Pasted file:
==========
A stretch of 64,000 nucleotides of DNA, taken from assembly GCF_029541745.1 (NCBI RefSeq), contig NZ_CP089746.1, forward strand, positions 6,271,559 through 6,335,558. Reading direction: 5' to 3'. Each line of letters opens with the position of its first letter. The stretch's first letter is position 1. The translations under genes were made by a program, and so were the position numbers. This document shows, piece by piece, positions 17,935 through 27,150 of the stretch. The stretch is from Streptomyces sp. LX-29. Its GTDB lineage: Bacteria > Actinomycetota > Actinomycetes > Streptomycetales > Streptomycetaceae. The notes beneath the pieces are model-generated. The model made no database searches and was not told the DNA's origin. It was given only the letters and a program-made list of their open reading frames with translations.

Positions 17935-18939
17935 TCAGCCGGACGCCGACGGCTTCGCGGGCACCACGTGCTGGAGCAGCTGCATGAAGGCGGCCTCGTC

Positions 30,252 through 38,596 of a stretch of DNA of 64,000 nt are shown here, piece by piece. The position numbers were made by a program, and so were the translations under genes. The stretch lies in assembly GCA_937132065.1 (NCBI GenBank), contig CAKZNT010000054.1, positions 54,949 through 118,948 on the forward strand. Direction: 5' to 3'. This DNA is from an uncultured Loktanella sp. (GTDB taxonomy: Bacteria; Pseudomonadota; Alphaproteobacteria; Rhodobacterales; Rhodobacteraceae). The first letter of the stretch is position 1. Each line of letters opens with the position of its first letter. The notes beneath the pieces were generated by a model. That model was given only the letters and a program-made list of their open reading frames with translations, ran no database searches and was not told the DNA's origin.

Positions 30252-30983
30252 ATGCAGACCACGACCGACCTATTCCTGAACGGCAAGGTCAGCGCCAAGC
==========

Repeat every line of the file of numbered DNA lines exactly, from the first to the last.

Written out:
A stretch of 64,000 nucleotides of DNA, taken from assembly GCF_029541745.1 (NCBI RefSeq), contig NZ_CP089746.1, forward strand, positions 6,271,559 through 6,335,558. Reading direction: 5' to 3'. Each line of letters opens with the position of its first letter. The stretch's first letter is position 1. The translations under genes were made by a program, and so were the position numbers. This document shows, piece by piece, positions 17,935 through 27,150 of the stretch. The stretch is from Streptomyces sp. LX-29. Its GTDB lineage: Bacteria > Actinomycetota > Actinomycetes > Streptomycetales > Streptomycetaceae. The notes beneath the pieces are model-generated. The model made no database searches and was not told the DNA's origin. It was given only the letters and a program-made list of their open reading frames with translations.

Positions 17935-18939
17935 TCAGCCGGACGCCGACGGCTTCGCGGGCACCACGTGCTGGAGCAGCTGCATGAAGGCGGCCTCGTC

Positions 30,252 through 38,596 of a stretch of DNA of 64,000 nt are shown here, piece by piece. The position numbers were made by a program, and so were the translations under genes. The stretch lies in assembly GCA_937132065.1 (NCBI GenBank), contig CAKZNT010000054.1, positions 54,949 through 118,948 on the forward strand. Direction: 5' to 3'. This DNA is from an uncultured Loktanella sp. (GTDB taxonomy: Bacteria; Pseudomonadota; Alphaproteobacteria; Rhodobacterales; Rhodobacteraceae). The first letter of the stretch is position 1. Each line of letters opens with the position of its first letter. The notes beneath the pieces were generated by a model. That model was given only the letters and a program-made list of their open reading frames with translations, ran no database searches and was not told the DNA's origin.

Positions 30252-30983
30252 ATGCAGACCACGACCGACCTATTCCTGAACGGCAAGGTCAGCGCCAAGC